The Daily Pennsylvanian is a student-run nonprofit.

Please support us by disabling your ad blocker on our site.

My wife was a good student as a child, her sister a terrible one. When her sister brought home a C, their parents were ready to celebrate. This hurt and confused Melissa, for her As were hardly noticed and she knew she would have greatly disappointed her parents with a C. But now she can understand how the people of Croatia feel about the events in neighboring Yugoslavia and the world's reaction to them. To be sure, the ouster of Slobodan Milosevic is a big step for Serbia and Montenegro. After all, what could be worse than a ruthless dictator who based his power on hostilities, started four campaigns of destruction and led his own people into poverty, anarchy and isolation? The new president, Vojislav Kostunica and his supporters appear committed to reviving democratic institutions, undermined by decades of communist rule and completely destroyed by Milosevic. The people have overwhelmingly shown they have had enough of Milosevic's lies -- at least in the capital Belgrade, where Milosevic never enjoyed high popularity. Despite these positive signs, the elation of the West and the haste to lift the sanctions and give Yugoslavia badly needed economic aid are misguided. Just like the threat of nuclear war did not disappear when the Berlin Wall fell, neither was what we witnessed a magic transformation of the Balkan beast into a handsome prince. We must be prepared for more trouble and disappointment from Serbia. Kostunica is no Vaclav Havel or Lech Walesa. He is an educated, civil and honest man and should be given credit for those qualities, nearly forgotten on the Serbian political scene. But he is an ardent nationalist who has vowed not to extradite Milosevic to the Hague, which he dismisses as illegitimate. He supports special ties with the Serbian part of Bosnia-Herzegovina, effectively promoting a "Greater Serbia" policy. And while he may be willing to negotiate on Kosovo, he calls NATO leaders "war criminals" and inspires little hope of reducing animosity in the region. The comparison with neighboring Croatia -- which ousted its own nationalist government through peaceful elections earlier this year -- seems compelling, but one should first recognize the correct analogies. In their nationalism and foreign policy views, Kostunica and his coalition at best resemble the old, ousted, Croatian government, certainly not the new one. Franjo Tudjman's nationalism, his attempts to partition Bosnia and his half-hearted cooperation with the Hague enraged the West to the point that few heads of state came to his funeral. When he died and his party lost electoral favor, Croatia was praised by the West but has so far received very little concrete aid. Kostunica, whose campaign slogan ("Kostunica, of course!") echoed that of Tudjman's 10 years ago, has yet to tame down his rhetoric to even reach the "moderation" of Tudjman, but grand promises are already being made to help rebuild the crumbling Serbian economy. Even if Kostunica rises above expectations, he still faces many stumbling blocks at home. He is the president of the federation, but Serbia, its dominant republic, has its own president -- Milan Milutinovic, an ally of Milosevic and an indicted war criminal himself. The twin parties of Milosevic and his wife Mira Markovic still enjoy support in many smaller cities and rural areas, and hold a large fraction of parliament seats. Finally, the coalition backing Kostunica comprises 18 parties with widely differing political views and a history of internecine strife. Some of their leaders are not only more experienced than the new president, but also more popular, and their egos may not acquiesce to a supporting role. It is important to send a positive message to the Serbian people. For 13 years, they have been told by their government that the world had conspired against them; we must give them a clue that it was not true or they may not know better. The big step for Serbia is likely to be a tiny one for mankind. We should support the changes and the will of the people, but it is too early to get excited. Rather, we should remain careful and prepared; to paraphrase Teddy Roosevelt, we need to speak softly to the new Yugoslavia, but still carry a big stick.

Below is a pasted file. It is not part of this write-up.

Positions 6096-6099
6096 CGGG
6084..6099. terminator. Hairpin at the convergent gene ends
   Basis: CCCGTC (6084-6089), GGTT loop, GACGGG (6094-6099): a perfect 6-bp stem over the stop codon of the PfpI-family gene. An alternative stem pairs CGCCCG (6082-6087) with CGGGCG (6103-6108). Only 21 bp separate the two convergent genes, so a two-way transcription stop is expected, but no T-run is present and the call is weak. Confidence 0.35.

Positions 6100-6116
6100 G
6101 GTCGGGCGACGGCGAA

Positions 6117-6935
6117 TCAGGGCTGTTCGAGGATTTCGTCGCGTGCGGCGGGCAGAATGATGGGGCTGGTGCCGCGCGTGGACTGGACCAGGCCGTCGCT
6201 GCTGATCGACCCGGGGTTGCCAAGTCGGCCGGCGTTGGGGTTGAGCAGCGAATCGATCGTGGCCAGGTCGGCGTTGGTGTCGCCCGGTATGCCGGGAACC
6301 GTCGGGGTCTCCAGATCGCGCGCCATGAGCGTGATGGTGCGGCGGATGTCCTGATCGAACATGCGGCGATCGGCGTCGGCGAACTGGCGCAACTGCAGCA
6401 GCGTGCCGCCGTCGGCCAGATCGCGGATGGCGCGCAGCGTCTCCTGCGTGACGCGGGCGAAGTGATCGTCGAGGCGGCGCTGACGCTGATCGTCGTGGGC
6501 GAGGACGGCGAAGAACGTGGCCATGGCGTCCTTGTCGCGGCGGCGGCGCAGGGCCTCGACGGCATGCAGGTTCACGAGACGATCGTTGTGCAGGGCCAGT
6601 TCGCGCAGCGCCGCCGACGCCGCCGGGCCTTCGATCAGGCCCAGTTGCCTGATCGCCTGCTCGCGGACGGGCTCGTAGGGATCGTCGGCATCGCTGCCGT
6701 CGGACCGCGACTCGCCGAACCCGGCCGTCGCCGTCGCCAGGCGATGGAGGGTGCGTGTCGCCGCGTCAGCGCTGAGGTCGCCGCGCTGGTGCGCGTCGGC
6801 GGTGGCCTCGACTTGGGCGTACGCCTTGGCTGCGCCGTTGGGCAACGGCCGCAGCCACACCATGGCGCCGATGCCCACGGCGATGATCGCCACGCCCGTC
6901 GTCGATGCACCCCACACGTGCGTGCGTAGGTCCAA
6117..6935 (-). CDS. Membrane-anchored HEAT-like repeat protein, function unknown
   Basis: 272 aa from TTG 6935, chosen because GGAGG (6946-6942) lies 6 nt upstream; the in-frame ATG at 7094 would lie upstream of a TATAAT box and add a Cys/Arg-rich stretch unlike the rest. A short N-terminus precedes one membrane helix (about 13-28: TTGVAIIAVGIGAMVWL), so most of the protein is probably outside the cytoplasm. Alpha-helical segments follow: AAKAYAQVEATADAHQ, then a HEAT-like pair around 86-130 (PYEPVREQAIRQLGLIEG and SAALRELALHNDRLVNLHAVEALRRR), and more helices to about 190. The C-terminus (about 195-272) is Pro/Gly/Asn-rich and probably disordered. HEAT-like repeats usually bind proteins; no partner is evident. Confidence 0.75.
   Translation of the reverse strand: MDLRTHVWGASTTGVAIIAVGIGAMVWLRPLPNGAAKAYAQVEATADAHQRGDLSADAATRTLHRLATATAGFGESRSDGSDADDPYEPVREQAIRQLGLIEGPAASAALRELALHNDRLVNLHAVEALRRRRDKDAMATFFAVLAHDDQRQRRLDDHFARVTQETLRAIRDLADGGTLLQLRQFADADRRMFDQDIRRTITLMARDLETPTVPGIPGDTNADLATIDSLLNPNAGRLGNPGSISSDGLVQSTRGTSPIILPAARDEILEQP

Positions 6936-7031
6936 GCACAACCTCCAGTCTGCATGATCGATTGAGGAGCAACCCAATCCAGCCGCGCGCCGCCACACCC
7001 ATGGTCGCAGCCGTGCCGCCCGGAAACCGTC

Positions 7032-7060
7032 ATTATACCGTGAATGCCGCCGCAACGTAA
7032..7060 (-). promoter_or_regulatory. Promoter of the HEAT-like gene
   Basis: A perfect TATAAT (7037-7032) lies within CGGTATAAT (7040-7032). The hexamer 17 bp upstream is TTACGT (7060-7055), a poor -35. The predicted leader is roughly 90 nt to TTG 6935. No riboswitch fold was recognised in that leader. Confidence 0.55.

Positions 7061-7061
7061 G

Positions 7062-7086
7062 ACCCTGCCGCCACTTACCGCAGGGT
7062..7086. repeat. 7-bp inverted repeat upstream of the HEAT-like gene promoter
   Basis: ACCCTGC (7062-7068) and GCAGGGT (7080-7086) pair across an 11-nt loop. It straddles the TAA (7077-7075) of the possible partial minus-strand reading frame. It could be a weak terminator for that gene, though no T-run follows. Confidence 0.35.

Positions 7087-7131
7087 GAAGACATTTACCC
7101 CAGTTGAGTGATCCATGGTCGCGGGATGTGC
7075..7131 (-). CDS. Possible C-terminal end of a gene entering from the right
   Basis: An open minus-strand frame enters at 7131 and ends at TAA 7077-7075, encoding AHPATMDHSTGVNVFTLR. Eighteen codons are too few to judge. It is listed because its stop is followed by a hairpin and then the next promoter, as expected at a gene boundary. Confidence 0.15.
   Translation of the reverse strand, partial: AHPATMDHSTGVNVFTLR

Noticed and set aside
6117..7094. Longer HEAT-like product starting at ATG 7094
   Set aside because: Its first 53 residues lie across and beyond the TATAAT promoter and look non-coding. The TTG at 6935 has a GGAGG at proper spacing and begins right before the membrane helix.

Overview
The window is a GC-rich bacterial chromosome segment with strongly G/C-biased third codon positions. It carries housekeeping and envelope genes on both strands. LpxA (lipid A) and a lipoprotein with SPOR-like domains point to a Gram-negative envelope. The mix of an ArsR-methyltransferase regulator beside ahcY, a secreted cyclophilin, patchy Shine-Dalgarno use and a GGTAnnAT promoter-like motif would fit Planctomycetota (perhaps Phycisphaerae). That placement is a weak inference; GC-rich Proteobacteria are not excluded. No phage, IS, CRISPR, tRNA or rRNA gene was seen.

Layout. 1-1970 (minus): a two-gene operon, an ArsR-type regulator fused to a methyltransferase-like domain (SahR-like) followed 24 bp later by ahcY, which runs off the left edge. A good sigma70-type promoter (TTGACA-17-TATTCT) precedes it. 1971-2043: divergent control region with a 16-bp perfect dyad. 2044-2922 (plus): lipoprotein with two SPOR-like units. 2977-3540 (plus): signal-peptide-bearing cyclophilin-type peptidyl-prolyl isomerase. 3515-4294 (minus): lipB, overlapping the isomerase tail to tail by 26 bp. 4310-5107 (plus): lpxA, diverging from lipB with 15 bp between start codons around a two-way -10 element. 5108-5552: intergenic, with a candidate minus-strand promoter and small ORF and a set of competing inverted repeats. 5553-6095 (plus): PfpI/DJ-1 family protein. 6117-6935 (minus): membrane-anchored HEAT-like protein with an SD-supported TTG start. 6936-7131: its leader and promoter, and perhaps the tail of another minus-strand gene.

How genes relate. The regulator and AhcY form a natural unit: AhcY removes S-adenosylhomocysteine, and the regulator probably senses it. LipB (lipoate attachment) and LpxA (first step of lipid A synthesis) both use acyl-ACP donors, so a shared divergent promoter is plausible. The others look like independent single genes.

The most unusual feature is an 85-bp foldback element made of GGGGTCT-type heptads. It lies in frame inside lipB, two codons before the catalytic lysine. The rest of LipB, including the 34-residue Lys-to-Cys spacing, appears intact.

Comments powered by Disqus

Please note All comments are eligible for publication in The Daily Pennsylvanian.